Legacy of social justice activist immortalized with plaque
CORNWALL, Ontario – A tearful ceremony commemorated the countless efforts of a social justice activist who suffered from bipolar disorder.
Family and friends paid tribute to Denise Vernier during a plaque unveiling in her name, installed in Lamoureux Park, at the foot of Augustus Street.
The plaque is dedicated by the S D & G Coalition for Social Justice, a non-profit group that Vernier belonged to.
“This is a very happy day for the memory of Denise,” said Michael Vernier, her former husband of 23 years. “It means a lot because her efforts to make people aware of the impacts of poverty were noticed.”
The recognition of Vernier’s past role as an avid activist for Ontario Works (OW), the Ontario Disability Support Program (ODSP) and minimum wage earners rights took a few years to surface. The Cornwall woman had gone missing on Sept. 19, 2010, and her body was tragically found months later.
“It was a surprise when I heard about it, I thought it was forgotten, but it wasn’t. People still remember that she did the best she could to help those in poverty and fight for their rights,” said Michael.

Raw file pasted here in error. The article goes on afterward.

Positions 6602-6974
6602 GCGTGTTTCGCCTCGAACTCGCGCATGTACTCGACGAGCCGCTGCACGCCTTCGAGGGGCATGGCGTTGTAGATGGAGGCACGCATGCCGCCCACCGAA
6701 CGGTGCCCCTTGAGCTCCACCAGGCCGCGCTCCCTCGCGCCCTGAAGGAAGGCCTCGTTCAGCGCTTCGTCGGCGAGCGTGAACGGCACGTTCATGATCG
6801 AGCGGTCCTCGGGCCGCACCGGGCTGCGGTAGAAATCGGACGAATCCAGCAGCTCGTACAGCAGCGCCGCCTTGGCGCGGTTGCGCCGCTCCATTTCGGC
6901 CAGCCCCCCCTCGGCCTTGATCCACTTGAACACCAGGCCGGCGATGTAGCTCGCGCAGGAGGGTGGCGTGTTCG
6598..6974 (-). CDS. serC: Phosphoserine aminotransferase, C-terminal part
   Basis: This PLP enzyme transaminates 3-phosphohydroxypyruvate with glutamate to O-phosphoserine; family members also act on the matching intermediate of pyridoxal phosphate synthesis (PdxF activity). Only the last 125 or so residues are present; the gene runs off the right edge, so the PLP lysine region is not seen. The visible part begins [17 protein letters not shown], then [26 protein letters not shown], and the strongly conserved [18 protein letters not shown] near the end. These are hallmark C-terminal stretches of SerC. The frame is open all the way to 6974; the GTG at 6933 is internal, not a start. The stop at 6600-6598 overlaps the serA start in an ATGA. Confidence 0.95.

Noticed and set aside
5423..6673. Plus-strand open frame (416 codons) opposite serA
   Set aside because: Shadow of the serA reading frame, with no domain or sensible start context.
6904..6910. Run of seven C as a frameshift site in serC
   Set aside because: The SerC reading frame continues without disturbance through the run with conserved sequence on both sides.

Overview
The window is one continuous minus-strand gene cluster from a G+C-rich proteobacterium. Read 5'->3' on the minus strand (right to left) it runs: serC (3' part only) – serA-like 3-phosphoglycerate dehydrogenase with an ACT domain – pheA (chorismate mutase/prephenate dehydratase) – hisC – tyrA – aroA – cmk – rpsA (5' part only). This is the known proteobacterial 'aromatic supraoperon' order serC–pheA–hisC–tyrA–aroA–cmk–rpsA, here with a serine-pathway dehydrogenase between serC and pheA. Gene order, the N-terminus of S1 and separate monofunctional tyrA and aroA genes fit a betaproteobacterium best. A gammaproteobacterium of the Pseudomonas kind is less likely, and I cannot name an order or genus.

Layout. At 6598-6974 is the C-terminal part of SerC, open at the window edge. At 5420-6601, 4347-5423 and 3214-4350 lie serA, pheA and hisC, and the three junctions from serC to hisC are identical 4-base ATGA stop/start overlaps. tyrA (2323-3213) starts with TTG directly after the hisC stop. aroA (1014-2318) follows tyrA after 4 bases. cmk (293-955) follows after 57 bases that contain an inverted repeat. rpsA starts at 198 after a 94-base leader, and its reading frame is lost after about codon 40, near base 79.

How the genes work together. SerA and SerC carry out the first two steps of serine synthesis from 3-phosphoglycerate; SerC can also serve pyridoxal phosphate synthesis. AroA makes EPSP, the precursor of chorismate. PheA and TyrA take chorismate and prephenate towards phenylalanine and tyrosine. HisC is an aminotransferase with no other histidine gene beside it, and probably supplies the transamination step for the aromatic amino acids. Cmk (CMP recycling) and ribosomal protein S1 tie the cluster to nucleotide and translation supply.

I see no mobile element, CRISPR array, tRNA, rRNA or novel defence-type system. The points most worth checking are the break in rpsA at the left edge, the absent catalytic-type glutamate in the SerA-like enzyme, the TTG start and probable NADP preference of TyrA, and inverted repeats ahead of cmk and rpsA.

Elaine MacDonald, S D & G Coalition for Social Justice president, spoke during the plaque unveiling about the tireless efforts Vernier made to organize change for those living in poverty. MacDonald said Vernier founded the S D & G Action Coalition on ODSP, actively petitioned for disability rights and was named Cornwall and District Labour Council’s community activist of the year.
Amongst all the heartfelt speeches given for Vernier, MacDonald quoted from a tribute provided to her from Lori Taylor, former chair of the S D & G Coalition for Social Justice.
“Denise’s advocacy work and petition allowed people to look in the face of those struggling to make ends meet and those working tirelessly to change unjust conditions,” said Taylor. “When Denise was there, people could not look away and ignore the issues.”
The location of the plaque in Lamoureux Park holds a sentimental value to Michael, who was teary eyed as people expressed their profound respect for a “community champion.”
“We always walked this park together,” said Michael. “This was our favourite spot whenever she was stressful.”
After the brief ceremony, nearly 20 people attended a light lunch at the RCAF Wing 424 to further discuss Vernier’s legacy.